1 4-5 pound chicken, preferably kosher*
water just to cover chicken (approximately 12-14 cups)
2 large stalks of celery with a few leaves
2 large carrots,- cut into 3-inch chunks
2 parsnips, scraped and cut in chunks
1 medium onion, peeled and cut in half
1/3 cup parsley, finely minced
4 good sprigs fresh dill, broken in half
2 teaspoons whole peppercorns
Kosher salt and (more) ground pepper to taste
2 tablespoons chicken soup or water
1/3 cup oil
1 cup matzoh meal
1/4 teaspoon salt
Place chicken in a large soup or stock pot. Cover with cold water that should just cover top of chicken.
Bring water to a boil, skimming off any foam that forms. Reduce to a medium simmer, add vegetables, salt and pepper. Cover partially and simmer for 2-3 hours. When the soup is done, let it cool until you can strain it. Strain off everything but the soup. Save choice chicken pieces for chicken salad filling or chicken for pot pie. Replace the strained off (cooked) vegetables with 1-2 cups fresh diced carrots, 1/2 cup and a bit more minced parsley. The fresh vegetables are to be eaten in the soup as it simmers (whereas the discarded ones were used to flavor the soup, i.e. they did their duty for the cause). Cool and refrigerate the soup overnight.
The next day,remove or skim off the fat and warm up the soup while making the matzoh balls.
For the Matzoh Balls, in a medium bowl, whisk the eggs with the chicken soup and oil to blend. Add remaining ingredients. Add salt and/or pepper to taste. Mixture should be somewhat salty. Once boiled, the balls will be blander.
Refrigerate mixture one hour.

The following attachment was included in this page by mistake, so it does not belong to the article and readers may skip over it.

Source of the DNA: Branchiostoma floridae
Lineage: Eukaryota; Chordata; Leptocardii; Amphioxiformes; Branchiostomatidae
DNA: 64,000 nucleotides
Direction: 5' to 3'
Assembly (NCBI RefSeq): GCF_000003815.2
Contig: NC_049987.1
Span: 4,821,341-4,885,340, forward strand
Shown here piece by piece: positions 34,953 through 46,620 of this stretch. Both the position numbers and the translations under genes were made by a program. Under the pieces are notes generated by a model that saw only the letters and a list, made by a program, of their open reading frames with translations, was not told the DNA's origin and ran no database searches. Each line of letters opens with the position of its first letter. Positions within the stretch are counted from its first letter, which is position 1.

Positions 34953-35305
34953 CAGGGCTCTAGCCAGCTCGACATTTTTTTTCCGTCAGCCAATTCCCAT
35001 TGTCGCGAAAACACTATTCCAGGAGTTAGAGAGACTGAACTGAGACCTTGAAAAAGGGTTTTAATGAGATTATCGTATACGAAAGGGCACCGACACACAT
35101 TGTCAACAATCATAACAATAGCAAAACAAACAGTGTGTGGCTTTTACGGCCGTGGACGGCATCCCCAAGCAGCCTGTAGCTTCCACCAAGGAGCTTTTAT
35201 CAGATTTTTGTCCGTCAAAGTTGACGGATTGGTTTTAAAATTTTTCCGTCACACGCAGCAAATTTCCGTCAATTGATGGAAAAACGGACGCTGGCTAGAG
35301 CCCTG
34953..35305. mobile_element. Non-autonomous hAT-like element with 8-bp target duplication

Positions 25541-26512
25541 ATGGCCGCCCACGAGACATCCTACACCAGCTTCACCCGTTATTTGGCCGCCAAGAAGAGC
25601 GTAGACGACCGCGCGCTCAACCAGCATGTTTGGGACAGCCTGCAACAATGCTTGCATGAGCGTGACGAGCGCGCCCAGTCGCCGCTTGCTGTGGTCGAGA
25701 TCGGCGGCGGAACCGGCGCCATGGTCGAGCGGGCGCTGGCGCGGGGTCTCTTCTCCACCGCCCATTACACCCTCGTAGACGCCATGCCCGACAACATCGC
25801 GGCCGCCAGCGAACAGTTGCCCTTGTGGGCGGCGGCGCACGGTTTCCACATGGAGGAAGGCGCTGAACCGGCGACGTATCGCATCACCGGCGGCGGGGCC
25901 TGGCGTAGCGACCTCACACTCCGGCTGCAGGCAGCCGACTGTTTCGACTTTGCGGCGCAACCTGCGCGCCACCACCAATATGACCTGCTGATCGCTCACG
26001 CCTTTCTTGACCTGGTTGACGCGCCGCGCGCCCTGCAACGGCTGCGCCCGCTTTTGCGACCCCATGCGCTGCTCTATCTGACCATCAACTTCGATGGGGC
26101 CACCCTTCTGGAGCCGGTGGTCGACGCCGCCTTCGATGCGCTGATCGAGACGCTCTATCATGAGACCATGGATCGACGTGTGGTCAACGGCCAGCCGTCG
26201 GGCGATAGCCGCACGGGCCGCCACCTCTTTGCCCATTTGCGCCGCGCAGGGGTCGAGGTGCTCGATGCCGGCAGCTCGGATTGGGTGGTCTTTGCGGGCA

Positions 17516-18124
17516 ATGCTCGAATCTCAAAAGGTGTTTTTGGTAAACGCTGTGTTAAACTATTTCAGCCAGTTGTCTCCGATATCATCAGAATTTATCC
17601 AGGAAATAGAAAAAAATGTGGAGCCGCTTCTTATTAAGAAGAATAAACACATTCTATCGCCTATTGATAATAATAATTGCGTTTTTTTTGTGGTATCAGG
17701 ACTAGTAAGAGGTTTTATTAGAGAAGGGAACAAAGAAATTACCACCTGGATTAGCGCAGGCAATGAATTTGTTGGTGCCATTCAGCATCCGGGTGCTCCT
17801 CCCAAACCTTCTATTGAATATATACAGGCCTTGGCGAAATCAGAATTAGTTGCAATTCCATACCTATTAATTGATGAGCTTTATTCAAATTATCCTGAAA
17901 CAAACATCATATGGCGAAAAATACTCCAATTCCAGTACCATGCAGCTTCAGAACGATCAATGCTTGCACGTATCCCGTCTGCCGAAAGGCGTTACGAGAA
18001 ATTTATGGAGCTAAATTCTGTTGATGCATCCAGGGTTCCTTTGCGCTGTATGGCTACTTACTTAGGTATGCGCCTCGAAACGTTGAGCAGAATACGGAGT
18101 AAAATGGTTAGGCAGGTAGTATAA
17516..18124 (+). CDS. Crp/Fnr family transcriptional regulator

Fill a Dutch oven with water and 1 teaspoon of salt. Bring to a rolling boil. Scoop spoonfuls of matzoh ball mixture and drop into boiling water. Reduce heat, cover pot and let dumplings simmer on low about 30 minutes.
Gently remove matzoh balls from water and drain. Place into chicken soup. Serve 1 or 2 matzoh balls per bowl.
* Kosher chicken is the secret ingredient to great chicken soup. t has that je-ne-sais-quoi that results in chicken soup with the 'ah' response. People take one sip and they go 'ah'. If you do not have kosher chicken around, add in an extra package of chicken wings or legs for more flavor.
Kosher salt is iodine free - and is pure salt - the best for cooking and baking. If you cannot find it, use sea salt. Matzoh balls are dumplings made of matzoh meal. You can make regular dumplings with flour OR, use ground up soda crackers (non salted tops) to replace the matzoh meal. OR, use cooked egg noodles in your soup.
To make the soup, rinse the chicken well.
This recipe also appears in my cookbook, A Treasury of Jewish Holiday Baking and the Newish Jewish Cookbook
Both on Amazon and wherever you order books (your local indie bookstore can order my books too!)